Arachidonic Acid Metabolism
Arachidonic acid metabolism exerts complex control over many bodily systems, mainly involved in inflammation and immunity. The enzymes cyclooxygenase (COX)-1 and COX-2 metabolize arachidonic acid to prostaglandin G2 and prostaglandin H2
, which in turn may be converted to various prostaglandins. The classic COX inhibitors are the NSAIDs, which prevent the production of prostaglandin products. They are not selective and inhibit all phases of the inflammatory process, including fracture healing. Because COX-2 is specific to inflamed tissue, there is much less gastric irritation associated with COX-2 inhibitors. This selectivity of COX-2 does not seem to negate other fracture healing side effects of NSAIDs and should be avoided in patients at risk for delayed fracture healing.11
Wnt signaling pathways are a group of signal transduction pathways made of proteins that pass signals from outside of a cell through cell surface receptors to the inside of the cell. These pathways are activated by the binding of a Wnt protein ligand to a Frizzled cell surface receptor. This leads to regulation of gene transcription and conversion of undifferentiated MSCs into an osteoblastic lineage.12
is produced by the osteocyte and binds to a co-receptor group inhibiting the Wnt signaling pathway,13
which leads to decreased bone formation. Antibodies against sclerostin have demonstrated promising results in promoting bone formation and increased callus size.14
An antibody for sclerostin (romosozumab) is available and in clinical use (antisclerostin antibody). Its use has demonstrated increased bone growth and increased bone mineral density of the hip and spine,15
but its effect on fresh fractures and nonunions is not known.
FIGURE 2 A, Image depicts mature callous phase and shows removal of calcified cartilage with remodeling of early calcified cartilage to secondary woven bone. B, Histologic image (magnification ×50) shows islands of young cellular cartilage (black arrows) have become mineralized with interlocking trabeculae of new woven bone rimmed by osteoblasts (white arrows). This intramembranous bone formation has intertrabecular stroma composed of cellular fibrocollagenous tissue (white arrows) C, Image depicts remodeling phase and shows formation of the woven bone with remodeling to form mature lamellar bone with cortical end plates and cortical structure. D, Histologic image (magnification x50) shows remodeling phase (mature callous). Osseous trabeculae reveal numerous lacunar spaces with prominent osteocyte characteristics of late woven bone in which the lining osteoblast population is prominent (clear arrows). The woven bone is being converted to mature lamellar bone with remodeling into cortical end plates and restoration of the marrow component.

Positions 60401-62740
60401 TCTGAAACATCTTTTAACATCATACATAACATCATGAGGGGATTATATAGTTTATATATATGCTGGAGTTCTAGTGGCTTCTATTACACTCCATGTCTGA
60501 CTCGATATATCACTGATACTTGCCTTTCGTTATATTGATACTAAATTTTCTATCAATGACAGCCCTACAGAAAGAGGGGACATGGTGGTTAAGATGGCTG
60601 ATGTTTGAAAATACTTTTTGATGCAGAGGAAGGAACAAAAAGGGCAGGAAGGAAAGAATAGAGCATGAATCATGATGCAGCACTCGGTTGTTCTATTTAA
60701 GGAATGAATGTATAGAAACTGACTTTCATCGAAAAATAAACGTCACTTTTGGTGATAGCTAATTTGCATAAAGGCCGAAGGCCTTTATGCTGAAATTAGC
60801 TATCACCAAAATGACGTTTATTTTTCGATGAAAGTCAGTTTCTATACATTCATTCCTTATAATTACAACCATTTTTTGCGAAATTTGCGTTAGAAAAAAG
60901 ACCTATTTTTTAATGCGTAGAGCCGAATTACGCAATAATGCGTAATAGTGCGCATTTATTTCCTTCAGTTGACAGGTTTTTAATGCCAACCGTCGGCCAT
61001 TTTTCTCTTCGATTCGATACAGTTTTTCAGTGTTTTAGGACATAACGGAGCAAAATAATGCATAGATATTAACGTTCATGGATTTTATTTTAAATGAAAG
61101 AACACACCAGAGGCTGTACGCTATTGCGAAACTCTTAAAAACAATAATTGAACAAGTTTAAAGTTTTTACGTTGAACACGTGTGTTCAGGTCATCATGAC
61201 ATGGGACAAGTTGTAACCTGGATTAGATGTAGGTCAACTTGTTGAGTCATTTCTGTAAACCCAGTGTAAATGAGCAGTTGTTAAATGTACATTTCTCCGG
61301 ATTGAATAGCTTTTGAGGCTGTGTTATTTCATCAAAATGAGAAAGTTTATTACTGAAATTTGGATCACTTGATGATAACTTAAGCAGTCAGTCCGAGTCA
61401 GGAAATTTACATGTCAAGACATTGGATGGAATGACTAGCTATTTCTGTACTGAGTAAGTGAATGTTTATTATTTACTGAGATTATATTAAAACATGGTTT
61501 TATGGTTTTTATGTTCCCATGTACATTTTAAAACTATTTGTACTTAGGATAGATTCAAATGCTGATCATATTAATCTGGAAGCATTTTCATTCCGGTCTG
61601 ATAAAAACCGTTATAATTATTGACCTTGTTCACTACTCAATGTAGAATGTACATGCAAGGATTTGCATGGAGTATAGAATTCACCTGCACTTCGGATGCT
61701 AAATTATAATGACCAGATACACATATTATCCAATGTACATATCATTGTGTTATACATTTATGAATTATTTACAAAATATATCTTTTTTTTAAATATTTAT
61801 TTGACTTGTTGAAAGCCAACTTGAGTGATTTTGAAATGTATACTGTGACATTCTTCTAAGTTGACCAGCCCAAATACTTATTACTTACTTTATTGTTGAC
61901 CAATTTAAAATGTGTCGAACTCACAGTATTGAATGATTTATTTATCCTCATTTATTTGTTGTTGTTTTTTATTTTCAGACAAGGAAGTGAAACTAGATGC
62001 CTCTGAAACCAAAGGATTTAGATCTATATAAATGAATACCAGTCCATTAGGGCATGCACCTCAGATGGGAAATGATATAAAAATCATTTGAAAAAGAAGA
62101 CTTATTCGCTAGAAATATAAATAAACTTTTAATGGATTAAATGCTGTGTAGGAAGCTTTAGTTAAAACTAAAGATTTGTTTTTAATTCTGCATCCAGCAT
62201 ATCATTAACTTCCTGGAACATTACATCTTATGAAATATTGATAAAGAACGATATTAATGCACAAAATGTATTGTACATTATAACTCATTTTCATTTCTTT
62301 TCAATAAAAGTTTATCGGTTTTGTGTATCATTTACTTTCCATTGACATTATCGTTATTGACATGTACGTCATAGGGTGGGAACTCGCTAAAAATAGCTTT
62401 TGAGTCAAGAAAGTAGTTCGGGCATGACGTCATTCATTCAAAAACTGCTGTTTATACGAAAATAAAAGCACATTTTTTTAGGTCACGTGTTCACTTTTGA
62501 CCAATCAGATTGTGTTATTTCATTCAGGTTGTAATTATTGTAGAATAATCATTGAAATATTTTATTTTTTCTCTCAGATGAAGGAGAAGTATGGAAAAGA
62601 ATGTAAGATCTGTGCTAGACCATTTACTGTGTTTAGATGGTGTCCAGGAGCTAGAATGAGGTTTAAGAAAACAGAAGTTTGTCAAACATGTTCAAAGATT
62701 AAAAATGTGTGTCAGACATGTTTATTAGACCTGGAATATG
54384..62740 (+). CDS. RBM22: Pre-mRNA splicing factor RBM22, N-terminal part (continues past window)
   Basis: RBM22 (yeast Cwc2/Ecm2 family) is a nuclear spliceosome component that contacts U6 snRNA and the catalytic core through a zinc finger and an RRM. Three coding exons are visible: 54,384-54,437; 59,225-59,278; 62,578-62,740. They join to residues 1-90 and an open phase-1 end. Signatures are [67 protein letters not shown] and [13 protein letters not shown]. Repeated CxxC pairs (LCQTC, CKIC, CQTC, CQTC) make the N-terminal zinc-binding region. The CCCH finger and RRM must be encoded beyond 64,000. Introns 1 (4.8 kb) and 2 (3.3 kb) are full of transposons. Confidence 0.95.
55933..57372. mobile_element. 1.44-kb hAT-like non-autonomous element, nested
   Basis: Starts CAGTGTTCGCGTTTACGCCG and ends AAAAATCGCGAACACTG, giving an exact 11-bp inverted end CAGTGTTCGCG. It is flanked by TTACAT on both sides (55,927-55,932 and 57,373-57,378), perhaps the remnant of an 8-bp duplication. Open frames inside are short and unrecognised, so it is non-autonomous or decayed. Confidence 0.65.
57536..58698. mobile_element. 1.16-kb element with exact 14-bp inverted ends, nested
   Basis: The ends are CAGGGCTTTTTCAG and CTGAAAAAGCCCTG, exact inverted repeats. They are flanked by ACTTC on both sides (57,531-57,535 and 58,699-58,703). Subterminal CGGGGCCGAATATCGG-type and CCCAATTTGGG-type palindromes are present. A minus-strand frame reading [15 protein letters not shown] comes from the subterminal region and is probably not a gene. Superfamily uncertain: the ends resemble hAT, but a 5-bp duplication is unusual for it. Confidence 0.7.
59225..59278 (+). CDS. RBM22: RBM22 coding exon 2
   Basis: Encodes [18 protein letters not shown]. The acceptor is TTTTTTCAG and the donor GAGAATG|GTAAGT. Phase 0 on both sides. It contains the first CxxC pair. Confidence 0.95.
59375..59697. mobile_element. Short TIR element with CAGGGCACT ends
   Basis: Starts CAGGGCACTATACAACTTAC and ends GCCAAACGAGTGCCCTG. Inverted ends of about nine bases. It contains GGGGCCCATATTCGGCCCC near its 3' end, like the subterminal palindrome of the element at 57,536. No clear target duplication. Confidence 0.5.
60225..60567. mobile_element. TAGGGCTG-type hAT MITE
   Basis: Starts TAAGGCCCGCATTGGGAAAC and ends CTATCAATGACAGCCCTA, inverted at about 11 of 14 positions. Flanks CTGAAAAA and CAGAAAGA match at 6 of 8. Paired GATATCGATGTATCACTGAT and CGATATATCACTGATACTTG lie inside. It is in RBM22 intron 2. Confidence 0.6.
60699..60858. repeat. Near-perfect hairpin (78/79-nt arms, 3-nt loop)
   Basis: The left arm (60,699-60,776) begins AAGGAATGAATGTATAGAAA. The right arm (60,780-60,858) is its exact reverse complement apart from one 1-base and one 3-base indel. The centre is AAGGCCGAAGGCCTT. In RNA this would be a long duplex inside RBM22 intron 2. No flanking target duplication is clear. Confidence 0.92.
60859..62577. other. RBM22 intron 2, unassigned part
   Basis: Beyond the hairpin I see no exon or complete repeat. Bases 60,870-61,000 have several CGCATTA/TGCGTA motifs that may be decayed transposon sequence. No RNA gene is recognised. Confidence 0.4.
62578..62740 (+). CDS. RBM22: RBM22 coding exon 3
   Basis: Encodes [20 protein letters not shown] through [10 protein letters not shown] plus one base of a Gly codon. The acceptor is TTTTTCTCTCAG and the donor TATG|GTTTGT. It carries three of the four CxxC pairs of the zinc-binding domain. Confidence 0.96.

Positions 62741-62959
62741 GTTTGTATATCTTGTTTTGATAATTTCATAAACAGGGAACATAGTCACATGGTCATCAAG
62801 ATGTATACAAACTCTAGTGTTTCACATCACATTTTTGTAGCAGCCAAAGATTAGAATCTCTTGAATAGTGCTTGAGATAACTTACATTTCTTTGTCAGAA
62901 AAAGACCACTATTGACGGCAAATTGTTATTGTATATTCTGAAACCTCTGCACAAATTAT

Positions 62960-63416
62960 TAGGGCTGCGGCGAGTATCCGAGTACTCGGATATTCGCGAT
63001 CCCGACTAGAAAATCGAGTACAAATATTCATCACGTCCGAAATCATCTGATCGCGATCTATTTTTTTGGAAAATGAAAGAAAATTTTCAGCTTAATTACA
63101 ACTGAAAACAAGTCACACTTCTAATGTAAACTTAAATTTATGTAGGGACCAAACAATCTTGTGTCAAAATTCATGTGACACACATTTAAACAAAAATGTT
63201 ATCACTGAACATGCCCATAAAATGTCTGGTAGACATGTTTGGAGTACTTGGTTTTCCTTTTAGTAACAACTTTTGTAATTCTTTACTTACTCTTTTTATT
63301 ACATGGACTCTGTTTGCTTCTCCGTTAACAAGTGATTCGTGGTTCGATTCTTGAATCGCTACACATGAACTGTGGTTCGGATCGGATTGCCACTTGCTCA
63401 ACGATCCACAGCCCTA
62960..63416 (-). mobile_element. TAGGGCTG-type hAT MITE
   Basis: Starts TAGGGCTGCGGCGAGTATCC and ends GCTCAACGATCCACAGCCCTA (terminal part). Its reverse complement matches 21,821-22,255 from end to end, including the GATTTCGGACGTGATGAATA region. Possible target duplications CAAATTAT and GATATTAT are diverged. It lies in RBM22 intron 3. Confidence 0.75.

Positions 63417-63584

Early Callus Phase
The process of chondrogenesis begins as the early callus phase of healing approximately 7 to 10 days after injury. The migration and proliferation of chondroprogenitor MSCs and differentiation into chondrocytes with the expression of cartilage-specific matrix occur. The formation of a cartilage callus provides immediate mechanical stability to the fracture. Within 2 weeks, protein synthesis is complete and hypertrophic chondrocytes release calcium into the extracellular matrix to precipitate with phosphate ions17
and calcification begins. Once enough cartilaginous callus is formed, mineralization occurs with the removal of the proteoglycan inhibitors,18
which prevent mineralization (Figure 1
Platelet concentrate contains alpha granules that contain more than 30 bioactive proteins, many of which have a fundamental role in hemostasis and/or tissue healing. Of these, platelet-derived growth factor (PDGF) and transforming growth factor beta (TGF-β) appear to have the most potent effect on the soft callus stage of healing.19
TGF-β activates fibroblasts to induce collagen formation, endothelial cells for angiogenesis, chondroprogenitor cells for cartilage, and MSCs in an effort to increase the population of factors all crucial to the propagation of the soft callus phase of healing. PDGF also activates macrophages, resulting in débridement of the traumatic site, which then triggers a second source of growth factors released from the host tissues.19